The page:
Sundowning is a common behavior among people with dementia. It refers to a phenomenon that can begin in the early stages of Alzheimer’s disease, Parkinson’s disease, or other forms of cognitive impairment. Sundowning behaviors include wandering, agitation, confusion, and even aggression or violence.
Sundowning is not caused by medications or any other medical condition. Instead, this condition is often related to stress and anxiety about the coming nightfall and all that it represents for someone living with dementia. The term “sundowning” comes from the fact that these behaviors often occur around sunset.
Jacksonville, Florida, Assisted Living Experts Weigh in: Why Do People Experience Sundowning?
Even though there are no definitive answers about what causes sundowning symptoms, there are a few theories about why it occurs.
When people with dementia become anxious or stressed, they may exhibit signs of sundowning. This could be because when it gets dark outside, they become confused about where they are and what time it is.
Some experts believe that sundowning is related to circadian rhythm disorders. People with Alzheimer’s disease and other forms of dementia tend to have disrupted sleep patterns, which can contribute to sundowning behaviors.
Symptoms of Sundowning
People with sundowning may:
- Become agitated or anxious at night
- Have hallucinations or delusions
- Have trouble sleeping
- Fail to recognize family members or caregivers
- Wander or sleepwalk
- Feel depressed or irritable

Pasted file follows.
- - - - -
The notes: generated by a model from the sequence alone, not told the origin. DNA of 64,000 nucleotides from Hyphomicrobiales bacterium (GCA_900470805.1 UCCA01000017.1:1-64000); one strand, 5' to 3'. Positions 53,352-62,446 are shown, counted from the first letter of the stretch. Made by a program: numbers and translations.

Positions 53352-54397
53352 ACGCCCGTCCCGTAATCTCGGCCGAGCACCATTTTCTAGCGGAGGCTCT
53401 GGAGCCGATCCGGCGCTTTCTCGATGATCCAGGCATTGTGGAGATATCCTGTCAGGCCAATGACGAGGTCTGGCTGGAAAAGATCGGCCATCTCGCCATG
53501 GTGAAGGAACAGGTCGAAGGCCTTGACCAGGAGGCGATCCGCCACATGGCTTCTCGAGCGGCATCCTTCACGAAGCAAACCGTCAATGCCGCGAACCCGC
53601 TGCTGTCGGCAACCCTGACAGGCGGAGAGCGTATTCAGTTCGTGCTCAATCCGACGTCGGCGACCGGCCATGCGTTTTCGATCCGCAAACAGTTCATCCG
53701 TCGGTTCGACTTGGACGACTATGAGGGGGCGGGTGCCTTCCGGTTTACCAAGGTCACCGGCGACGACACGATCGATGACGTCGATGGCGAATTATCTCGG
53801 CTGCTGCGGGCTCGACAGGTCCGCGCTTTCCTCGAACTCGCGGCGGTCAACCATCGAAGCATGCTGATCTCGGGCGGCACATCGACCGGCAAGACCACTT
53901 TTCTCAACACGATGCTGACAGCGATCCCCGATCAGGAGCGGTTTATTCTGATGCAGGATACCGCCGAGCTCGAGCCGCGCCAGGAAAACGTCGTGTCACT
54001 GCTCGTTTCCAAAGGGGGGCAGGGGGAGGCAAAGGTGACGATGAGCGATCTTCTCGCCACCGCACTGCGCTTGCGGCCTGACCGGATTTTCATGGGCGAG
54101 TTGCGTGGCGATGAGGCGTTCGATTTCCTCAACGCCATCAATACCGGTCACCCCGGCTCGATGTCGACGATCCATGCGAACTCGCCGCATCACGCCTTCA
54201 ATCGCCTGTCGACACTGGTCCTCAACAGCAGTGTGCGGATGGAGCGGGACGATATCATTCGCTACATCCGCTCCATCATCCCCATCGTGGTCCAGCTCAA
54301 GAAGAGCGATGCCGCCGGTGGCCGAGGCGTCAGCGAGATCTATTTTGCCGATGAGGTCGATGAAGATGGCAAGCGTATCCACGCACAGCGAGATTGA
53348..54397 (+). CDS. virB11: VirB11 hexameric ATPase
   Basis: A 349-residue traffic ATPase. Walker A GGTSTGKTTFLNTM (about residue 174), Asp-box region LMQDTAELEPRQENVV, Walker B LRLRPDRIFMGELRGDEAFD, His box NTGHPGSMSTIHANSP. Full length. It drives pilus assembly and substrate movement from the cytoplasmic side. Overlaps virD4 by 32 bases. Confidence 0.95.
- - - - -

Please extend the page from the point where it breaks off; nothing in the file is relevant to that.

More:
- Cry or exhibit mood changes
People with dementia may show these symptoms during the day, but with Sundowning, this behavior often worsens at night. This can make it hard to get a good night’s sleep. And if they’re unable to sleep well, it can cause even more confusion and agitation the next morning.
Coping with Sundowning — Tips from a Leading CCRC in Jacksonville, Florida
Sundowning can be very difficult for both the person suffering from it and their family. However, there are some things you can do as a caregiver to help make this process easier.
Help your loved one manage a daily routine. A healthy routine can help individuals with memory loss and Alzheimer’s disease feel less stressed daily. Moving to a Jacksonville, Florida, assisted living community can help, as trained staff members help residents confidently navigate their daily routine.
Try not to ask your loved one too many questions at once; it may overwhelm or confuse them. Instead, ask one question at a time and wait until they’ve answered before asking another.
Don’t force your loved ones to do anything they don’t want to do. Instead, try suggesting fun activities that won’t make them feel stressed or anxious.
If your loved one becomes agitated, stay calm and try not to argue. If you lose your temper, it could make matters worse and lead to an escalation of aggressive behavior.
If possible, plan your outings to avoid late-afternoon hours, and try to keep your loved one inside during these hours. This prevents them from getting lost or wandering away from home. If you must go outside during this time of day, make sure someone is always with your loved one.